Black Young Adults with Serious Mental Illness Experience Barriers to Vocational Growth, Find Support from Vocational Counselors Who Seek to Understand Their Needs

A study funded by the National Institute on Disability, Independent Living, and Rehabilitation Research (NIDILRR).

Recent research has shown that psychiatric disorders have become a leading cause of disability among young adults (i.e., ages 18-30) and the most common reason for this population to collect Social Security Disability (SSD) benefits. In particular, serious mental illness appears to be at its highest rate during this stage of adulthood. Serious mental illness such as schizophrenia, bipolar disorder, or depression creates challenges for young adults to achieve their social, vocational, and educational goals. Further research has shown that only about half of this population is gainfully employed eight years after high school graduation. This is nearly 16% lower than the post-high school employment rate for young adults without mental illness.

This trend of decreased gainful employment among young adults with serious mental illness is magnified when considering racial disparities. Specifically, Black young adults with serious mental illness are even less likely to be gainfully employed than their White counterparts. This trend is particularly concerning because Black people are noted to be disproportionately represented among young adults with emotional disturbances and receiving SSD benefits. While gainful employment improves the long-term recovery for adults with serious mental illness, research suggests that Black young adults face significant systemic barriers that impede their vocational success. These barriers include a history of poverty, unstable housing, poor school quality, and disproportionate involvement with the criminal justice system. Prior involvement with the criminal justice system is especially challenging because many potential employment opportunities automatically disqualify applicants with a criminal history. Adding this to the general racial discrimination experienced by Black people and the stigma of mental illness, vocational development is difficult.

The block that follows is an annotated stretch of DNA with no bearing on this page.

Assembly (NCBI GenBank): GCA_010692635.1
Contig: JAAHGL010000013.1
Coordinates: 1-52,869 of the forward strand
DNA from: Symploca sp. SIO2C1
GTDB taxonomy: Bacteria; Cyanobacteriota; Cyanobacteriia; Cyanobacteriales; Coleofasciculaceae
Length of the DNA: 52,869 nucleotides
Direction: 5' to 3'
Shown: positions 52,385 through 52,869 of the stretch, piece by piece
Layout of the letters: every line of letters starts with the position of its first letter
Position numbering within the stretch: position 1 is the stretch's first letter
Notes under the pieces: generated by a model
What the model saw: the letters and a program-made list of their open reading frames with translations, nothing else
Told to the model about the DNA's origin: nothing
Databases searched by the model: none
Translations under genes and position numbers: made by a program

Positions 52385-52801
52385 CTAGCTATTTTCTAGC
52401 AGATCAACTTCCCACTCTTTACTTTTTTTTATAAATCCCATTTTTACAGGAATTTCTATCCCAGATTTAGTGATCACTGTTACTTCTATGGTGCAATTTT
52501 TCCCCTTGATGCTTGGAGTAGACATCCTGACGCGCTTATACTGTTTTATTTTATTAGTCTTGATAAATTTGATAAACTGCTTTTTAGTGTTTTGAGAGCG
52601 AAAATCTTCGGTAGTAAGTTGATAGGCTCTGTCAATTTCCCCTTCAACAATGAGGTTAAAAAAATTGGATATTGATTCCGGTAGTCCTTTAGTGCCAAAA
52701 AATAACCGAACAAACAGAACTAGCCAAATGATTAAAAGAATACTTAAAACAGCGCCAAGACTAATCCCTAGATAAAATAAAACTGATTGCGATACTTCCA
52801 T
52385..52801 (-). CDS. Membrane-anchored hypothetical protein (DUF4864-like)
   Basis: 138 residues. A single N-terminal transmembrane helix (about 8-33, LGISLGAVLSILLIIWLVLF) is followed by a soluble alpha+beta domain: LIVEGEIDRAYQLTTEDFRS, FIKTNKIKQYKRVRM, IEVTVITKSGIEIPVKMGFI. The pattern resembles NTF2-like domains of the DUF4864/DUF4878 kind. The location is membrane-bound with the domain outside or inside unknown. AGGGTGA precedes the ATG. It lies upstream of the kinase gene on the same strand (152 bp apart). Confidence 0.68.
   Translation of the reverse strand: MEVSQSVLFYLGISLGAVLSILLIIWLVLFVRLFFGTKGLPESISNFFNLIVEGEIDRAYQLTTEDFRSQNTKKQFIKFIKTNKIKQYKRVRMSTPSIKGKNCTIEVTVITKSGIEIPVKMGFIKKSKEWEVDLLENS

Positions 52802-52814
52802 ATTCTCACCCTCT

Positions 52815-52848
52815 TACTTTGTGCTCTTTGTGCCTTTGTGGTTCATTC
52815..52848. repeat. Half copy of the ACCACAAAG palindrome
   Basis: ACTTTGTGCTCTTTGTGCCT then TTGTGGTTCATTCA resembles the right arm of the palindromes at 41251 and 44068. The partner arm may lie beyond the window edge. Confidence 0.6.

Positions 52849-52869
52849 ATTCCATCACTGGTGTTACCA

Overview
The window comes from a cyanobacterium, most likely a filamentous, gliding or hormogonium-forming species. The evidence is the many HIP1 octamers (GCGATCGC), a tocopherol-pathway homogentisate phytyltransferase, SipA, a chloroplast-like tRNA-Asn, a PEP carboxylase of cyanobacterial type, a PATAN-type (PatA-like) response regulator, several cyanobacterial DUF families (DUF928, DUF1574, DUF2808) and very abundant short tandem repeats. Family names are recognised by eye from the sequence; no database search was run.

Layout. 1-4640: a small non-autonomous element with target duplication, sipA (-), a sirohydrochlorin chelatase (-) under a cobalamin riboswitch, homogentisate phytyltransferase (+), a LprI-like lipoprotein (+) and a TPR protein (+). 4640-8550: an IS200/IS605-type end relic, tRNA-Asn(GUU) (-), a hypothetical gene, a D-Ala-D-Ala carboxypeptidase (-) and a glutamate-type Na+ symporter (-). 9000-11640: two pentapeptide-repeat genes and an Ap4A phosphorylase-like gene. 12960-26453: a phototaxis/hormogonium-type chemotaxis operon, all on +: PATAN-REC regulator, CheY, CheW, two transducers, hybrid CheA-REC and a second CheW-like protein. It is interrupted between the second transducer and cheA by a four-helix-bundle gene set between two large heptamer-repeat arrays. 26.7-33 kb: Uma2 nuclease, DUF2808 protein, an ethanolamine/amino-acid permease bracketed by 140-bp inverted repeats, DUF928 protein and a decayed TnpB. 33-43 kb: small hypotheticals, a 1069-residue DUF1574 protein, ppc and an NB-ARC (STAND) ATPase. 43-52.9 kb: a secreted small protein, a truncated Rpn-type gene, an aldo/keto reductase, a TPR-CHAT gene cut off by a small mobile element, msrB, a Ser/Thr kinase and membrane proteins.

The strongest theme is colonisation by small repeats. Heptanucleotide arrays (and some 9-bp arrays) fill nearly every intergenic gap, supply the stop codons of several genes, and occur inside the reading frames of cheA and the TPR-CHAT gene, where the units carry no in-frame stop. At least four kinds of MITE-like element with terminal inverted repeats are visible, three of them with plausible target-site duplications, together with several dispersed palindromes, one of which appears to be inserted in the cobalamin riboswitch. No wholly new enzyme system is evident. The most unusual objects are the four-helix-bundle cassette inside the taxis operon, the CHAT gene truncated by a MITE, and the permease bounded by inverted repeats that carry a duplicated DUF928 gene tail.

In a recent NIDILRR-funded study, researchers examined the potential facilitators of and barriers to vocational development among Black young adults with serious mental illness. The researchers also wanted to learn the vocational needs and preferences of this population.

Researchers conducted semi-structured interviews with 28 Black young adults with a documented history of serious mental illness. All were between the ages of 19 and 30. All had worked or were working with a vocational counselor. During the interviews, the participants were asked several open-ended questions related to their work and school experiences. The first question was: “In your own words, can you tell me about your experiences working/going to school?” The participants were asked to give a step-by-step description of their experiences. They were then asked to describe any barriers to achieving vocational growth and their greatest frustrations with school/work, as well as what they deemed most helpful for achieving growth in work/school. In addition to these questions, the researchers also used topical prompts to further engage the participants that were less talkative and to make sure they covered the topics they found to be relevant based on their review of past research. These topics included poverty, quality of schools attended, involvement in the criminal justice system, mental health treatment, public benefits, and discrimination. Additional prompts were used if discrimination was identified by the participant to examine the bases of discrimination, specifically race, ethnicity, mental illness, and court involvement.